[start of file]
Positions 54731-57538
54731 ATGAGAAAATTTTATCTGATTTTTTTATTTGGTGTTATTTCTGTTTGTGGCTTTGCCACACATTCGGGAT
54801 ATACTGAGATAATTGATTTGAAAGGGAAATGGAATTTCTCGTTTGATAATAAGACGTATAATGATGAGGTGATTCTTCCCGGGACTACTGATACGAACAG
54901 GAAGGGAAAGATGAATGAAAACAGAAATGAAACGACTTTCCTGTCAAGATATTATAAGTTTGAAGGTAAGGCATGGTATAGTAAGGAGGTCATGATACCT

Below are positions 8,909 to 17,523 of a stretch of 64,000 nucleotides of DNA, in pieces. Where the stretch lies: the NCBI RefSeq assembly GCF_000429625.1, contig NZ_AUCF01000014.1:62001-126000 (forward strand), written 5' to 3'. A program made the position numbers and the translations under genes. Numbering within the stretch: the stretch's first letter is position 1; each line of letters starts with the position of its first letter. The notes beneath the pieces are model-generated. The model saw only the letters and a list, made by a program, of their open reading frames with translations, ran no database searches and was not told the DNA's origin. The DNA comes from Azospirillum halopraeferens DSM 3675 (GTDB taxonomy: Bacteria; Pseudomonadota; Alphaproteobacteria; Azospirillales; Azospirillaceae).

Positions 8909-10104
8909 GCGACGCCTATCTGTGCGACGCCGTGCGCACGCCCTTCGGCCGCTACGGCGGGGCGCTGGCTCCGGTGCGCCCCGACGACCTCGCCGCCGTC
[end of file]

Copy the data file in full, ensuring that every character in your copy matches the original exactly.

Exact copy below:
Positions 54731-57538
54731 ATGAGAAAATTTTATCTGATTTTTTTATTTGGTGTTATTTCTGTTTGTGGCTTTGCCACACATTCGGGAT
54801 ATACTGAGATAATTGATTTGAAAGGGAAATGGAATTTCTCGTTTGATAATAAGACGTATAATGATGAGGTGATTCTTCCCGGGACTACTGATACGAACAG
54901 GAAGGGAAAGATGAATGAAAACAGAAATGAAACGACTTTCCTGTCAAGATATTATAAGTTTGAAGGTAAGGCATGGTATAGTAAGGAGGTCATGATACCT

Below are positions 8,909 to 17,523 of a stretch of 64,000 nucleotides of DNA, in pieces. Where the stretch lies: the NCBI RefSeq assembly GCF_000429625.1, contig NZ_AUCF01000014.1:62001-126000 (forward strand), written 5' to 3'. A program made the position numbers and the translations under genes. Numbering within the stretch: the stretch's first letter is position 1; each line of letters starts with the position of its first letter. The notes beneath the pieces are model-generated. The model saw only the letters and a list, made by a program, of their open reading frames with translations, ran no database searches and was not told the DNA's origin. The DNA comes from Azospirillum halopraeferens DSM 3675 (GTDB taxonomy: Bacteria; Pseudomonadota; Alphaproteobacteria; Azospirillales; Azospirillaceae).

Positions 8909-10104
8909 GCGACGCCTATCTGTGCGACGCCGTGCGCACGCCCTTCGGCCGCTACGGCGGGGCGCTGGCTCCGGTGCGCCCCGACGACCTCGCCGCCGTC